By Kayla Jones
Stormy had the odds stacked up against him. Anyone could tell from his ragged hair, barbed-wired scars and underweight body that the dapple-grey Thoroughbred’s life had been difficult. The tattoo under his lip branded him as an off-the-track racehorse, and the few riders that had been on his back were thrown off and disinterested in riding him again.
The only girl that did care, Ariel Levin, wasn’t allowed to have a horse.
Ariel got hooked on riding at the age of 4 when her dad took her on a tourist trail ride while on vacation in West Virginia. As soon as they got back, her dad started looking up places where she could take lessons, and she began riding at a school lesson barn in Orlando, Florida. That’s where she came across Stormy.
“They put a girl on him to try him out, and he took off,” Ariel said. “The next time someone tried riding him, he took off and threw the girl into a tree. That continued to happen with anyone that tried to ride him. Meanwhile, I was trying to clean him up.”
She worked with Stormy until she could groom him on crossties. That’s when her trainer finally allowed her to ride him. “I knew what he did with some of the other riders, but I wanted to take the chance and ride him to get to know him better,” Ariel said. “I rode him and jumped him and everyone watched in disbelief that this horse was acting like such an angel with me and was so evil with anyone else who got on his back.”
But all of Ariel’s hard work was about to be for nothing. Her family was moving and so the barn wasn’t going to keep Stormy. He was going back to his original owner.
Unfortunately, Ariel’s parents didn’t want to buy her a horse, so Ariel spent days in Stormy’s stall — refusing to believe that the two would be separated. She was determined that somehow Stormy would move with them, and got on the phone with her father.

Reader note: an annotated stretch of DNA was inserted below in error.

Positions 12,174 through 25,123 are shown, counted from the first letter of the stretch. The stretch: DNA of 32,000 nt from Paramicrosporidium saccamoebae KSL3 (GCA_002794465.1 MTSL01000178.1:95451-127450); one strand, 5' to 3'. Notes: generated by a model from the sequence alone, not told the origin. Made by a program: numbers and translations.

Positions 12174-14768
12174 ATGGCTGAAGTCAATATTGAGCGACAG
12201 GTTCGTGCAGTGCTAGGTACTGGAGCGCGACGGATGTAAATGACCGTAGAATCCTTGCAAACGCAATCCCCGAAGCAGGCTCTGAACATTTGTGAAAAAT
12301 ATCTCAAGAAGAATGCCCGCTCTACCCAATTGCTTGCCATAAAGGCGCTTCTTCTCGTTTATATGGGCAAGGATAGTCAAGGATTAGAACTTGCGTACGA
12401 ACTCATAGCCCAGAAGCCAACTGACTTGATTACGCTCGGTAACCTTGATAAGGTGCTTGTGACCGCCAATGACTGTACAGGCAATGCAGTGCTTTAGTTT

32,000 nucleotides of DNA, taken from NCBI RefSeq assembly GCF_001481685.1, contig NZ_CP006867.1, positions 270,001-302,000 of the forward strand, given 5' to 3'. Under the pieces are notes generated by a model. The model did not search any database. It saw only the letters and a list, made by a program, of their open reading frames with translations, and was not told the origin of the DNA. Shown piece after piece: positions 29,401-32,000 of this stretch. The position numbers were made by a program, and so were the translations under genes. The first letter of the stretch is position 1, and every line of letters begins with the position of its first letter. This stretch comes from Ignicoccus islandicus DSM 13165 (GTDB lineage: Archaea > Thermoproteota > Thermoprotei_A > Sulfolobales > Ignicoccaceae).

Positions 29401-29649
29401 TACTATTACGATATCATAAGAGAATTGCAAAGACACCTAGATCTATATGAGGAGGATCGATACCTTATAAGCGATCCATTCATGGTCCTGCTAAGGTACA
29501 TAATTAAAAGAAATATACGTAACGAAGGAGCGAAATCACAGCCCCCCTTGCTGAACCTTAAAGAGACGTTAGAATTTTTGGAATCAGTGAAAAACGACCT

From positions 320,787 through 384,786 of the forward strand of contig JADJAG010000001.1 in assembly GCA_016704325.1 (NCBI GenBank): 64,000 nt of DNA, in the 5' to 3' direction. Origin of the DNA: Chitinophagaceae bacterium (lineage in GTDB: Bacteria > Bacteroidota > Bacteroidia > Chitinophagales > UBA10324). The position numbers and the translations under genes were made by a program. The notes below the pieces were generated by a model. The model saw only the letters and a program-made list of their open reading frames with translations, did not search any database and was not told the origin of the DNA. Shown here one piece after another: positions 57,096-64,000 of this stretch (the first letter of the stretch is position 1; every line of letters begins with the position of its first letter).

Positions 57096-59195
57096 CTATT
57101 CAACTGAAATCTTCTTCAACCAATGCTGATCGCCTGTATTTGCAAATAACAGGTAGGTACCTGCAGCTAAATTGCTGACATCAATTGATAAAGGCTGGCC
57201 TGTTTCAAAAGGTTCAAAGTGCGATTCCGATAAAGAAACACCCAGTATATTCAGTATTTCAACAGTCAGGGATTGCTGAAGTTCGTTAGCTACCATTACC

She explained what would happen to Stormy if they didn’t take him, and finally handed the phone to her trainer as a last attempt. “When they hung up, my trainer said, ‘Congratulations, you just got your first horse!’” To this day, Ariel says she’s still shocked that her parents agreed to it, and that she has her own horse.
Stormy and Ariel moved to Wellington, Florida, and after a rocky start of trying to find a trainer that was a good fit for the young horse and rider, they hit the show circuit. In 2013, Stormy’s first year showing, they competed at the Winter Equestrian Festival racking up ribbons and earning a Reserve Championship. The next season, they began competing in the Children’s Jumpers and worked their way up to second in the 1.15 M&S Classic.
Ariel, 16, is looking forward to training for the NAL or M&S finals in Children’s Jumpers and loves the satisfaction that comes from hours of training and bonding with Stormy. She now trains with Russell Rodriguez out of Juan Ortiz Stables.
As she looks back from where Stormy started to where he is now, she gives encouragement to anyone thinking about rescuing a horse, but warns that it will never be easy. “It takes hard work and dedication, and most importantly the passion to want to help and build a horse back up from its foundation. No question, there will be doubters, and the struggles will be hard to overcome at times,” she explained.
Now that Stormy is confident, Ariel knows he’s the most competitive out of the two of them. Aboard a horse that would once barely keep riders in the saddle, Ariel smiles when she enters the show ring. “All I have to do is sit back and let him do what he loves to do.”
About the writer: Kayla Jones is a rising senior at Bangor University in Wales where she is studying creative and professional writing. When home in Asheville, North Carolina, she enjoys trail riding her horse Stroker and learning dressage.
Photos courtesy of Ariel Levin, unless otherwise noted